I am contemplating writing a popular book on the use of economic tools to explain everyday aspects of modern life, but have grown concerned that there is a growing pile of highly successful books in this vein already in circulation.
I cannot decide whether the success of these forerunners means that the public appetite for such subjects will already be satisfied by the time my work appears, or whether it indicates that my efforts are more likely to find a receptive audience. Please can you advise me how to decide whether I should embark on this enterprise.
You are confusing demand with supply. Do not worry about the public appetite for popular economics; worry instead about the number of competing titles that may arrive in the market just as yours does. (Given that you are hoping to write an authoritative book, you might also ask yourself why you are asking the questions about economics and I am answering them.)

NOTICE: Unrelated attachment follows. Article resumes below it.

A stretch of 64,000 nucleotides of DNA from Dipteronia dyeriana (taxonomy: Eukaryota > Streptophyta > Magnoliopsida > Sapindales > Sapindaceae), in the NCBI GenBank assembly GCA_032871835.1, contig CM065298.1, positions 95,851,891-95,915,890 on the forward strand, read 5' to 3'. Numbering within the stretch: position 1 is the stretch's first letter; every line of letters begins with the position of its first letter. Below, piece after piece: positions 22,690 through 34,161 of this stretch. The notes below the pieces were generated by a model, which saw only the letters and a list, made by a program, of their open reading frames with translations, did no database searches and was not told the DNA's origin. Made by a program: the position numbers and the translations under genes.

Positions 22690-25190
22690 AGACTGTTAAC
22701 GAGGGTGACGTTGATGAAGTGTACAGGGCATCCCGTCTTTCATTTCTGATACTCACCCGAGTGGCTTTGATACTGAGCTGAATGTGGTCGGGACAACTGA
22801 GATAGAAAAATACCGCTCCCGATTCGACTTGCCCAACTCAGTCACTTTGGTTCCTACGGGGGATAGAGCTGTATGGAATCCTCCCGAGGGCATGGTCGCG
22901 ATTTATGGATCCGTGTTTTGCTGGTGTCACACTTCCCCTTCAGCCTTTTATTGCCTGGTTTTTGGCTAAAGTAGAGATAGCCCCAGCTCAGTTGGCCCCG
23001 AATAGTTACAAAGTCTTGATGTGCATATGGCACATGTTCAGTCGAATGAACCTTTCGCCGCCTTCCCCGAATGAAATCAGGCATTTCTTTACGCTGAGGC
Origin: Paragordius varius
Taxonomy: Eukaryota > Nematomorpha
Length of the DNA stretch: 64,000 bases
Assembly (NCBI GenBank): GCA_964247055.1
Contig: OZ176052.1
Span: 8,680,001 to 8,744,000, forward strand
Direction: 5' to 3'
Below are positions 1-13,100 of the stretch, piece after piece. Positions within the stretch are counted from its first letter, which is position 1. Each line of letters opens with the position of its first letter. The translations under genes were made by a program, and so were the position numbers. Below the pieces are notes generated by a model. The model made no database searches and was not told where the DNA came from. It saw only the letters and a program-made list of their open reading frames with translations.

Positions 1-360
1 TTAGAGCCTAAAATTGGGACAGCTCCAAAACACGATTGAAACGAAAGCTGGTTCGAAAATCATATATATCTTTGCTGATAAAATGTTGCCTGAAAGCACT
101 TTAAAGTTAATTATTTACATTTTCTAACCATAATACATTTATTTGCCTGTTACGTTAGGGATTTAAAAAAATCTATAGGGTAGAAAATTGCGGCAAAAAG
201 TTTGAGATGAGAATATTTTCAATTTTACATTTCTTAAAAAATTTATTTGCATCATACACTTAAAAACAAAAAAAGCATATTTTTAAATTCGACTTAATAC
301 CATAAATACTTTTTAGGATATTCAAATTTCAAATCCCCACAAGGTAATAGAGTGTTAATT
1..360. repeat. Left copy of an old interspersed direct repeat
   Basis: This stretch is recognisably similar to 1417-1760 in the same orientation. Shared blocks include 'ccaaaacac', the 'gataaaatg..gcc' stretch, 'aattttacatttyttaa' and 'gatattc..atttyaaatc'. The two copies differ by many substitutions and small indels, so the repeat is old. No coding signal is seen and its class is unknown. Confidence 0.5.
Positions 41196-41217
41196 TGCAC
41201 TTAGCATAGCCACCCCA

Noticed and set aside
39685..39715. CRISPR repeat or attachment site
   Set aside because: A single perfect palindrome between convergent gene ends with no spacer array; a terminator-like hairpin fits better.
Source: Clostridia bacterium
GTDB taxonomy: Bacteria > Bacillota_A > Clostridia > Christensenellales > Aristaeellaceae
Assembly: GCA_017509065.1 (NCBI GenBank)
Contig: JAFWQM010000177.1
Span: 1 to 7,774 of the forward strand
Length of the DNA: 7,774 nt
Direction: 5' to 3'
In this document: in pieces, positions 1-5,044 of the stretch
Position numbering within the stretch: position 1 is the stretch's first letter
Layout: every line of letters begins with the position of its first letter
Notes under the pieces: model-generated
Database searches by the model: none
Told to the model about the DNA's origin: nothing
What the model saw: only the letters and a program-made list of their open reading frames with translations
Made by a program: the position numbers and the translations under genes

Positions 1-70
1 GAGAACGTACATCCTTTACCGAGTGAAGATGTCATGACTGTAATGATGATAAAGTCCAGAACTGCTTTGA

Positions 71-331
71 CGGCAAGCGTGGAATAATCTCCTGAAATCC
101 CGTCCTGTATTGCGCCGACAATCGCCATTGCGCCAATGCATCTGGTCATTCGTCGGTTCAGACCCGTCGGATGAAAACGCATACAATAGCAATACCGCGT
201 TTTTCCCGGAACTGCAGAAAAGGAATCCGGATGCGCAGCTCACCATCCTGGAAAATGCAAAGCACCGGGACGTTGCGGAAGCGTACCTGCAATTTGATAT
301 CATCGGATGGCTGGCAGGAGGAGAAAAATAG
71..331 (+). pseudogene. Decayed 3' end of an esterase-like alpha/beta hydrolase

Your economic training should have covered the notorious “hog cycle”. High profits for pig farmers lead them to rear more pigs. When the glut of pigs hits the market, prices and profits collapse. Farmers decide to rear fewer pigs. Later, when the pig shortage hits the market, profits rise again.
Books, like pigs, take time to reach the market, and so you need to try to place yourself out of sync with the cycle. If I may offer disinterested advice, you should curb your authorial ambitions until after my next book appears in early 2008. Better yet, may I instead strongly recommend a career as a pig farmer?
First published at ft.com.